Thread: The Son'a
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Old October 12 2013, 09:29 PM   #119
grendelsbayne
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Re: The Son'a

Unspeakable wrote: View Post
grendelsbayne wrote: View Post
Legally, the Federation cannot have jurisdiction over an inhabited planet that is not a member world of the Federation.
Straight out question, why not?

If the population were to be indigenous to the world this would certainly make a difference. But if the population were immigrants from elsewhere, that wouldn't automatically prevent the Federation from "claiming" a planet as being within their space.
Obviously, there isn't anything that automatically prevents anyone from claiming anything. The point, however, is the Federation's rules are supposed to be a little more fair-minded than 'want, take, have'. The Baku didn't just get there first - they lived there for over 300 years, from before the Federation even existed. For the Federation to even entertain the idea that their claim isn't valid just because they didn't originally evolve there is absurd. Especially since the Federation itself consists for a large part of planets whose populations evolved elsewhere.

Both the Federation and the Klingons "claimed" Sherman's Planet ('Tribbles), it wasn't simplistically a matter of who got there first. The Federation and the Cardassian Union fought for years over a piece of territory that they both "claimed," final agreeing to divide it up. In one case, the territory being colonized was already in dispute prior to the Human colonists traveling to the colony planet.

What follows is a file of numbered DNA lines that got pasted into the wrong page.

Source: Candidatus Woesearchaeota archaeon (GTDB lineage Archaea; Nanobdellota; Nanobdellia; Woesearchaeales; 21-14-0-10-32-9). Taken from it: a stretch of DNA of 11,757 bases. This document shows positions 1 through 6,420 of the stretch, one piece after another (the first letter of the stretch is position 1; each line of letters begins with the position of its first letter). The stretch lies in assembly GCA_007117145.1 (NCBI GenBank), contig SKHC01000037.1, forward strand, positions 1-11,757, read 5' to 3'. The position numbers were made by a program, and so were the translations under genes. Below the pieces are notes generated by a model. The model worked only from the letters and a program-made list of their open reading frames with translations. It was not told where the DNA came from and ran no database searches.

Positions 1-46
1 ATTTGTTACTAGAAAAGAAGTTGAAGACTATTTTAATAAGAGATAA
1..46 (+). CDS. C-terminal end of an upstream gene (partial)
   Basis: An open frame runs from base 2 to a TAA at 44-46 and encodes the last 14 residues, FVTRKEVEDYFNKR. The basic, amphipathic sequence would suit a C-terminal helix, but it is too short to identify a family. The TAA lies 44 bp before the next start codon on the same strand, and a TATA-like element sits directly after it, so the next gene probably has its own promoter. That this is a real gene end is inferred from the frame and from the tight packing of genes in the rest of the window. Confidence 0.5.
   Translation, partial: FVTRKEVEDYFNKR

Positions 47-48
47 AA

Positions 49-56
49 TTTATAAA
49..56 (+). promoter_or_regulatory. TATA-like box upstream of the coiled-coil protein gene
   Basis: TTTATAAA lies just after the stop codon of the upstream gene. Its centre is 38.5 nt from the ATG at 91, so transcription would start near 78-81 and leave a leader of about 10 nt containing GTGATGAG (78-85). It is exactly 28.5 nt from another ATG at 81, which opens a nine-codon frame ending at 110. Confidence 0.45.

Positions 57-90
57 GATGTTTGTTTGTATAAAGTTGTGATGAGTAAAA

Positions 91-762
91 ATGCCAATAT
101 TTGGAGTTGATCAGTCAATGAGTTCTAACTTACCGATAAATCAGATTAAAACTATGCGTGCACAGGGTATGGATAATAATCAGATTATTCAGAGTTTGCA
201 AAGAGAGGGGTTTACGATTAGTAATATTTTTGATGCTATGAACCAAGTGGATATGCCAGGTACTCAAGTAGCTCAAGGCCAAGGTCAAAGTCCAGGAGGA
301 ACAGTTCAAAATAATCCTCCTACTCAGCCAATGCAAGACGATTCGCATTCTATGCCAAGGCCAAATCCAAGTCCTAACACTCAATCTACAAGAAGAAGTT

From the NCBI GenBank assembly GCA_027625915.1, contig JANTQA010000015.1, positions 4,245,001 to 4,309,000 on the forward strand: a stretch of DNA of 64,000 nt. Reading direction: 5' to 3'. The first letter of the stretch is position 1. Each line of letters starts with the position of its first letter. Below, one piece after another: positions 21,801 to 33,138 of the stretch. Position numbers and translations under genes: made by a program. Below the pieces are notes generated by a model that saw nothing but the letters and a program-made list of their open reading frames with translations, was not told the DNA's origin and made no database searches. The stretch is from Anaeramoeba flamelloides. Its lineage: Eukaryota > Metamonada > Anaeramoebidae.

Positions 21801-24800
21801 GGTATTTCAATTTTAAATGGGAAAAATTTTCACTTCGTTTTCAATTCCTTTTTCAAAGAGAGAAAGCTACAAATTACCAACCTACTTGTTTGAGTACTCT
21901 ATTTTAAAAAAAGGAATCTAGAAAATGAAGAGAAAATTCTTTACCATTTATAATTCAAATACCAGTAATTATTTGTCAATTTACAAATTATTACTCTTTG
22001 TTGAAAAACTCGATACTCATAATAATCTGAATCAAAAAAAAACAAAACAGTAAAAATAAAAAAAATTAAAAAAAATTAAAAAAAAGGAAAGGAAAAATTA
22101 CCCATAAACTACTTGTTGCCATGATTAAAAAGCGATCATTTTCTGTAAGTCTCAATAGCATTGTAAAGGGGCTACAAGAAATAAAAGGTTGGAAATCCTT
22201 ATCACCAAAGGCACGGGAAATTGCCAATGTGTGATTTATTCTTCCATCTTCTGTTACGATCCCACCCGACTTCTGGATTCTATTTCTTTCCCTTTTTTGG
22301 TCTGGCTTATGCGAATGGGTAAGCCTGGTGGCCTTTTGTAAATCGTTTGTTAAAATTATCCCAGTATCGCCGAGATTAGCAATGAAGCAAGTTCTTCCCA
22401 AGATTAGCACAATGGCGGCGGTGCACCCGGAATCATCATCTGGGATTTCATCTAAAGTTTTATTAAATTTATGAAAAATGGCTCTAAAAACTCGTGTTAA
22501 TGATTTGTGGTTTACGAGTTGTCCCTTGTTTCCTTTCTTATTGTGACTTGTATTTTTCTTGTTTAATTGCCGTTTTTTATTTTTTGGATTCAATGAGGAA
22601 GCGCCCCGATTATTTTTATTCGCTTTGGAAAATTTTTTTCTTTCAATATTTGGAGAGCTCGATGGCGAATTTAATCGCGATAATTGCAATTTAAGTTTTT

There's quite a difference between warring parties refusing to recognize each other's claims and building competing settlements in the same region and the Federation refusing to recognize the Baku's claim because, well, just because.

In the case of the ring planet, the established fact that the planet had a small number of refugee/residents already there doesn't preclude the Federation from viewing the planet as being within their space, and a part of Federation territory. The Baku mere presence on the surface did confer upon them ownership and sovereignty of the planet.
And exactly what does, then? By this standard, any colony can be uprooted for any reason.

It made no difference if they (simplistically) "got there first."
Then it would make no difference if Federation colonies were torn apart by enemy powers who wanted their territory. Yet, it clearly does make a difference. The only reason the Federation's actions here didn't result in a war is because the Baku were too small a community and disliked using technology.

The Federation Council's decision to order the removal of the Baku would indicate that the Council didn't view the Baku as possessing sovereignty over the planet.
1) We really have no clear idea how the Council works. This mission could've been approved solely on the recommendation of some sub-committee fully stacked with Dougherty's political buddies.

2) Determining whether the Baku have sovereignty or not should not be the responsibility of a body which has a vested interest in a 'negative' outcome, legally or morally.

3) We only even have Dougherty's word that the mission is even really approved by the Council at all. He certainly seems extremely nervous about the idea of the Enterprise contacting the Council itself to denounce the mission.
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